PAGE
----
• Lock your doors and trunk, roll the windows up tight, and close the sun roof.
  • Never leave ANYTHING on display when you leave your vehicle. Even loose change, cigarettes, cigarette lighters, sunglasses, CD’s, cell phones, stereos, cameras, and clothing.
  • Remember, if they can see it, they will steal it.
  • Lock your valuables in your trunk or place them into a locked glove compartment. Hiding items under seats is better than leaving them in plain view, but securing them inside the glove compartment or trunk is a far better deterrent.
  • If you must put valuables in the trunk, place them there before arriving at your parking destination.
  • Park in a well-lit area with plenty of pedestrian traffic if you expect to return to your car after dark.
  • If you have to park in a parking lot, opt for attendant lots. If you have to leave your key with the attendant, only leave the ignition and door key.
  • In high-theft areas, do not rely on just one anti-theft device.
  • If you have a garage, use it. When parked in a garage, lock the garage as well as your vehicle and close the windows.
  • If your vehicle has an alarm or other anti-theft device, use it.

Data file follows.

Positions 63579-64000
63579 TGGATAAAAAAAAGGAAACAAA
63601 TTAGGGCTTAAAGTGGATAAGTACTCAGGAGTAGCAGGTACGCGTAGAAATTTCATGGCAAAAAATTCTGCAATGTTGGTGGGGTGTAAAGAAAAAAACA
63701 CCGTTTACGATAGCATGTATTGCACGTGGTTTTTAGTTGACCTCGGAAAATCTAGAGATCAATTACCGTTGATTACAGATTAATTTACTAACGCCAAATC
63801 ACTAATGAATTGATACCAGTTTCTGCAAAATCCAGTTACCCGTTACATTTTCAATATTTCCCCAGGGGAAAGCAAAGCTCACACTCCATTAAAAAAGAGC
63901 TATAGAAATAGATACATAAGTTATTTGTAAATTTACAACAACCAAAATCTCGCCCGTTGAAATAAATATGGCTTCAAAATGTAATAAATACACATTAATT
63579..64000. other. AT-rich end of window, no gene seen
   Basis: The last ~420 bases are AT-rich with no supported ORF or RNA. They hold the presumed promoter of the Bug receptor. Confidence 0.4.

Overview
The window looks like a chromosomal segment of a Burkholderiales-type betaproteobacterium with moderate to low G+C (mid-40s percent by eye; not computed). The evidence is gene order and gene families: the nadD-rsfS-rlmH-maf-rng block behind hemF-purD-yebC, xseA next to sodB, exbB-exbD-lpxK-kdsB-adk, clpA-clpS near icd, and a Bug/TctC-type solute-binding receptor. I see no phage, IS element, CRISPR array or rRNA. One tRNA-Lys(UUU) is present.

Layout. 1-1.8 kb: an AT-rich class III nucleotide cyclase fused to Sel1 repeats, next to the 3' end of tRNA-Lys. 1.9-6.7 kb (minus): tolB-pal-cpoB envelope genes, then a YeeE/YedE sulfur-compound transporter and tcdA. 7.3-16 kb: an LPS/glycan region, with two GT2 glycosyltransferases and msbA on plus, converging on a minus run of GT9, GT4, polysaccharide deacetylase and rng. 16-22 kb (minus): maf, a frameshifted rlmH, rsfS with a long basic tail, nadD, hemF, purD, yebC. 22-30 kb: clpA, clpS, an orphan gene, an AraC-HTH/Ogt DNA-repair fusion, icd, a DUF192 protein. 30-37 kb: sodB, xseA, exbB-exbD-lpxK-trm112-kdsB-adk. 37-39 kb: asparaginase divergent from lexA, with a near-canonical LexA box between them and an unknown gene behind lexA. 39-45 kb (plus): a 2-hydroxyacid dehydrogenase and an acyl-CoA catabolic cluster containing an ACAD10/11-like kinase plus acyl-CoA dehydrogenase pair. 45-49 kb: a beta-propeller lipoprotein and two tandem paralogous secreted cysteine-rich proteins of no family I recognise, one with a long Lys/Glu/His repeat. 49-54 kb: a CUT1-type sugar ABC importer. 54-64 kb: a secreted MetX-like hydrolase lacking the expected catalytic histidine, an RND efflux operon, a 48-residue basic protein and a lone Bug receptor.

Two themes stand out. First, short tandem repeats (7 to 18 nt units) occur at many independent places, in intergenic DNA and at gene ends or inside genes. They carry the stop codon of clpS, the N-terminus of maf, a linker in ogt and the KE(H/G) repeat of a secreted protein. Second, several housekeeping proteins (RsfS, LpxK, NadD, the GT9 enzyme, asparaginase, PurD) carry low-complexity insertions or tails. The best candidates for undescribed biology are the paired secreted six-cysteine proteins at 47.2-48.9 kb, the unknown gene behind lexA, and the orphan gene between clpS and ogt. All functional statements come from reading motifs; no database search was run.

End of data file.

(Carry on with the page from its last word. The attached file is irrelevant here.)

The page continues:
• Engrave expensive accessories and major parts with your VIN or personal identification number. This aids police in tracing stolen items.
  • Keep a record of all your credit card numbers. Write down the serial numbers, makes and models of your personal property.
  • Watch for suspicious-acting people who are loitering or lurking in the area of parked vehicles. Call 911 and describe the person’s: gender, race, height, weight, clothing and age, license number (if available) or mode of transportation, and an exact location.

The MPD also advises motorists to look for car radios or other sound systems that can operate only in the vehicle it was originally installed in. This reduces the risk of theft, police officials add. “If you can unfasten your sound system and take it with you, or lock it in your trunk, do so. And don’t forget to do the same with your CDs and tapes.”

Contact: John B. Townsend II
Phone: (202) 481-6820

Contact: Mahlon G. (Lon) Anderson/ Christopher Falkenhagen
Phone: (202) 481-6820